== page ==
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My tree fell out of it's pot

Posted by ryan_tree 7a VA (thebonsaiguy1993@yahoo.com) on
Thu, May 6, 10 at 18:11

Okay so I fell so much like a beginner for asking this, but one of my Elms fell out of its pot today. I had it in a greenhouse, which I thought was secure, when a strong wind gust came and knocked the grenhouse over. Everything inside the greenhouse fell out of it's pot, so I shouldn't have sai just my elm. But, the elm is the one I am most concerned about. I had just chopped it about a month ago and it was supposed to be recovering.

Anyway, I found the trees lying half in their pots, half out on the ground. I saw the rootball of my elm and it actually looked nice. A lot of white roots had formed and looked good. I quickly gathered all the soil I could and put it back into the pot with the elm.

Long story short, do you think my elm will live?

Thanks!!

Ryan


Follow-Up Postings:

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RE: My tree fell out of it's pot

Unless you were really clumsy and broke all the new roots, or unless it had really dried out but you didn't water after repotting, then I imagine it should be ok.


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RE: My tree fell out of it's pot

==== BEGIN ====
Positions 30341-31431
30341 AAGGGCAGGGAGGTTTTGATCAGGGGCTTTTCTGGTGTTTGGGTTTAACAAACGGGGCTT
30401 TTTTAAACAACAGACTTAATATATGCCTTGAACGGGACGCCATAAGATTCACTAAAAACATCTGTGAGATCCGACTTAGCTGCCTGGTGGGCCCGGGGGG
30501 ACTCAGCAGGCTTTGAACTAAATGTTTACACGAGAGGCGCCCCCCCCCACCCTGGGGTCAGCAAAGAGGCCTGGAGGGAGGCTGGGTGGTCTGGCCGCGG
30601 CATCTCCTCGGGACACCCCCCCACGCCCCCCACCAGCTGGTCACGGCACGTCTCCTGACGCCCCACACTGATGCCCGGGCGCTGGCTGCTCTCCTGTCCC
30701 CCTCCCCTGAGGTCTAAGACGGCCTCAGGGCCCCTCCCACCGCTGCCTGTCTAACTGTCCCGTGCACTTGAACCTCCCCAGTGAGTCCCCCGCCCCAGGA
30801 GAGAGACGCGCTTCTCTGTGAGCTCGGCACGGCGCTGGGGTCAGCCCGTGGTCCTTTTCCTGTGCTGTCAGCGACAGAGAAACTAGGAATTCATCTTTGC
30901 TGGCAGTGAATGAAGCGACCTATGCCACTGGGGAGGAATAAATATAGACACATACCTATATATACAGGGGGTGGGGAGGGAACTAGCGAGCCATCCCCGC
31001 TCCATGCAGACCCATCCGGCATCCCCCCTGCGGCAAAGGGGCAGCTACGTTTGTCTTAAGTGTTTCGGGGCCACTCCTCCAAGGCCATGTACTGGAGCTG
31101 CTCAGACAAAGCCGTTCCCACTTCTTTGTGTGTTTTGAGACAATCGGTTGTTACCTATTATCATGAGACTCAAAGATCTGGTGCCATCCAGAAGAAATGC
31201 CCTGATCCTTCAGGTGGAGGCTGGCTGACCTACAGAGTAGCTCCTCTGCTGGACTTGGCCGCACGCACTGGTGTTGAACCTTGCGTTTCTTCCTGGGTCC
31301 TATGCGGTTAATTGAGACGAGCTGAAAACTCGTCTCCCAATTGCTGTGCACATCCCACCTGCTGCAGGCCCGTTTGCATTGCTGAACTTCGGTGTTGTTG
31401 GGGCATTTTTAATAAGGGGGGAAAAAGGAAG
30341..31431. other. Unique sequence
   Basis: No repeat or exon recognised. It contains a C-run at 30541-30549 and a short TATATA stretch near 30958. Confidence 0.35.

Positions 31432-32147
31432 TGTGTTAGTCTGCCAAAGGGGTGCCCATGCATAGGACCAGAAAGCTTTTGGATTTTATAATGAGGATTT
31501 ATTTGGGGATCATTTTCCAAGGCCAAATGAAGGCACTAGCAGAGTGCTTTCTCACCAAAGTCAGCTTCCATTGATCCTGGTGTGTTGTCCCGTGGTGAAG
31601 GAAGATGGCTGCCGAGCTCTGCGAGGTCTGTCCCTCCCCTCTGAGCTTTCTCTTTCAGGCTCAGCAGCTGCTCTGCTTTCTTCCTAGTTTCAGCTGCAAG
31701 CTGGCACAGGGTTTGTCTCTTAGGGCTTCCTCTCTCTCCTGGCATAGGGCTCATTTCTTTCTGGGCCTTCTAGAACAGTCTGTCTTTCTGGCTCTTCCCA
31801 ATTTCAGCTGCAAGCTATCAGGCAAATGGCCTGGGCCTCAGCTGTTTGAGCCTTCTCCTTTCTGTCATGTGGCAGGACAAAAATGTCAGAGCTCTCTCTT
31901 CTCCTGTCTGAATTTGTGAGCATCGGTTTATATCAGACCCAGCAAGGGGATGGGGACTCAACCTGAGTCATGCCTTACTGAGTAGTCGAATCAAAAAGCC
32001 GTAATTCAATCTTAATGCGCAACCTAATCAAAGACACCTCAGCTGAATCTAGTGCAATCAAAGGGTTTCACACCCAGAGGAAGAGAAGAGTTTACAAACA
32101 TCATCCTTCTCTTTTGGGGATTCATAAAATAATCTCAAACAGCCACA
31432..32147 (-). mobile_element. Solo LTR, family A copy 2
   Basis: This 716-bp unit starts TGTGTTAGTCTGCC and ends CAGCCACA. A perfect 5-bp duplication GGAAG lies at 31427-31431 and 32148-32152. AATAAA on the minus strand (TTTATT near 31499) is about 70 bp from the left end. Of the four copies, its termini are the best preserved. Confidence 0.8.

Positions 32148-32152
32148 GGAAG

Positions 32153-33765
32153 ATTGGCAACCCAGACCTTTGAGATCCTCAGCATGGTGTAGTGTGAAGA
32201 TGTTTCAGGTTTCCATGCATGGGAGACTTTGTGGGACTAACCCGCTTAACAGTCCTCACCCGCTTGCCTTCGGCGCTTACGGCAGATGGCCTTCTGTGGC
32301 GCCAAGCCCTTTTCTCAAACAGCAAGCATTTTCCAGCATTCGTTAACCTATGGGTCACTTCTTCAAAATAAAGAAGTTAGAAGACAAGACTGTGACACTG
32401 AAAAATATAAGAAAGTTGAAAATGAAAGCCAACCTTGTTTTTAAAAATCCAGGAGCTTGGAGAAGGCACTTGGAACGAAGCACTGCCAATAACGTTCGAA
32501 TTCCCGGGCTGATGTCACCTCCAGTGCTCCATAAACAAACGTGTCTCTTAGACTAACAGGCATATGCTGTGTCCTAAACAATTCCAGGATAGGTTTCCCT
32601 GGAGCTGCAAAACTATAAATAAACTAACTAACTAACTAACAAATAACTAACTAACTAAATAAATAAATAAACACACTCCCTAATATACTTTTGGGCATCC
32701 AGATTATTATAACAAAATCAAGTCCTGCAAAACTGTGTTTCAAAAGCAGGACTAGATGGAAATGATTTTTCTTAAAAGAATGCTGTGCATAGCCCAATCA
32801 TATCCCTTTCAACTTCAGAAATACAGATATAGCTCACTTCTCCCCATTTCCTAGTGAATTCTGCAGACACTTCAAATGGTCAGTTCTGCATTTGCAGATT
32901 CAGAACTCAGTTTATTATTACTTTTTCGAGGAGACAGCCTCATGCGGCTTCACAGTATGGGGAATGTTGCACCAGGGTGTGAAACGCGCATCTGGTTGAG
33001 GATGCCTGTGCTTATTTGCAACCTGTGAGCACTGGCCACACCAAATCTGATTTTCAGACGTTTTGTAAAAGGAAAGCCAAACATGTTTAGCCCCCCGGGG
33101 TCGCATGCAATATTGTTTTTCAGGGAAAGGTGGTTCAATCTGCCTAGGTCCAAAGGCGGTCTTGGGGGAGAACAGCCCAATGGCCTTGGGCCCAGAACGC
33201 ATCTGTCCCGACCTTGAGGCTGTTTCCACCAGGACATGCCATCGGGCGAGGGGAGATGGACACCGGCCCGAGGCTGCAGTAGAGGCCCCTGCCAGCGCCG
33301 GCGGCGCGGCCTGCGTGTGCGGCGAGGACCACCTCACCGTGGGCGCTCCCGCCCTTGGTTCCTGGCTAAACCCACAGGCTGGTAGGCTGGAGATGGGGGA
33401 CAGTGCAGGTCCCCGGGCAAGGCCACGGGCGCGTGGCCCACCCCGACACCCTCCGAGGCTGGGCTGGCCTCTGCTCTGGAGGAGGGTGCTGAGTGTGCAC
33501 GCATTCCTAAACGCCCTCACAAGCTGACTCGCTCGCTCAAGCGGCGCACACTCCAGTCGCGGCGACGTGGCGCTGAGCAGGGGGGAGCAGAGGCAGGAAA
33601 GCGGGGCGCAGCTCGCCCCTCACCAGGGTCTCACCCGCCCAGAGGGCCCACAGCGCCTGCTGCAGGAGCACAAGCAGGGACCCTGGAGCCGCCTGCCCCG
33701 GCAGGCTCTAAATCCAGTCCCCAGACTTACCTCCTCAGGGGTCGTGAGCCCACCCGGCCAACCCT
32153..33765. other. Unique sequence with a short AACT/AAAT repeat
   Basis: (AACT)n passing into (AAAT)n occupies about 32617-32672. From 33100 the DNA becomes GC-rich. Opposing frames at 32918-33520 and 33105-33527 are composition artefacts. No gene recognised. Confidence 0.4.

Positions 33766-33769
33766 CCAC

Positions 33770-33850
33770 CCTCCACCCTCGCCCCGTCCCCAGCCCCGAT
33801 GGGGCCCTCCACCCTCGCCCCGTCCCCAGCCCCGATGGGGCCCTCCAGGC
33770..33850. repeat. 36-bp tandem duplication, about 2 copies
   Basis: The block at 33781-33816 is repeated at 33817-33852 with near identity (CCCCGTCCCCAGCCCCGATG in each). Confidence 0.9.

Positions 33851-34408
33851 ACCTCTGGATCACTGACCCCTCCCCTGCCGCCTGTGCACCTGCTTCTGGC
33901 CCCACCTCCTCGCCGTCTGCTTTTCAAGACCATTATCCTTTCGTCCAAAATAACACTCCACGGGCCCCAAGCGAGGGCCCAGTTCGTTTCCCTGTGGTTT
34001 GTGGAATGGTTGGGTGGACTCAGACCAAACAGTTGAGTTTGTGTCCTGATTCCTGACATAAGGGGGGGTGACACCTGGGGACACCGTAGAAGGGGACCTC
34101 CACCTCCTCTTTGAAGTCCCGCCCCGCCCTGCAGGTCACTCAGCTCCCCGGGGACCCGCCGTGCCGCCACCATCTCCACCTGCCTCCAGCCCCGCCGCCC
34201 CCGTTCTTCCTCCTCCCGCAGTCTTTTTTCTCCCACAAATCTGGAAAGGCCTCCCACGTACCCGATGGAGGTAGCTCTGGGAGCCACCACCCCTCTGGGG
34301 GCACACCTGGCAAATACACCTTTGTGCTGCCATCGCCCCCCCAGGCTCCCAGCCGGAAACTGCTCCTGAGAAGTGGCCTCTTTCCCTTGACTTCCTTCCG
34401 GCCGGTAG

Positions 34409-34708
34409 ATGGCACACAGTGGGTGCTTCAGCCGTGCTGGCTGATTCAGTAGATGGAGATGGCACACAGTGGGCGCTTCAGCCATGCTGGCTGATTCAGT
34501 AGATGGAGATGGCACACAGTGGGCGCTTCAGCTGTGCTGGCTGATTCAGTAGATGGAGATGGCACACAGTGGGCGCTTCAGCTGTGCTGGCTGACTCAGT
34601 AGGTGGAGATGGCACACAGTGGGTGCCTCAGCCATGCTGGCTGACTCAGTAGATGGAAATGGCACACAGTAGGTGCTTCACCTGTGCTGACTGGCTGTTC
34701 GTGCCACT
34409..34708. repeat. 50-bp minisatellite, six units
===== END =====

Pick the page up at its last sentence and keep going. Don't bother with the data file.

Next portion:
Thanks larke! I think that will live, but my Bald Cypress is probably toast.


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RE: My tree fell out of it's pot

Don't give up on anything! At least give it a chance - lots of water (for the BC) and lots of sun. And let us know if it makes it.


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RE: My tree fell out of it's pot

Well the when I was potting the Baldie back up, I looked at the roots and it appeared that there were SOME white tips, so that's a good sign. Also, a few of the few branches that were on the BC were broke. But, I did see green underneath those branches, so that will hopefully still be somewhat alive. There are only about 5 small branches on the tree, however. Thanks!

Ryan


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RE: My tree fell out of it's pot

  • Posted by tapla z5b-6a MI (My Page) on
    Sat, May 8, 10 at 9:27

Roots don't all die at the same time. They die incrementally with the finest roots succumbing to adverse cultural conditions first. Over-fertilizing, drought stress, over-watering, heat/cold ...... all take the finest roots first. Even if tertiary and secondary roots die, there is still a possibility that the primary transport roots will break back with fine rootage, so don't give up. Essentially, you have a large cutting that already has SOME roots, though they will be inefficient at uptake of water and nutrients for a time

You really don't want to keep the plant too wet. A damp, rather than a wet soil facilitates water uptake, while protection from wind (tenting would be good, too) and direct sun to slow transpiration so the plant can more easily remain hydrated is a wise course.

Al


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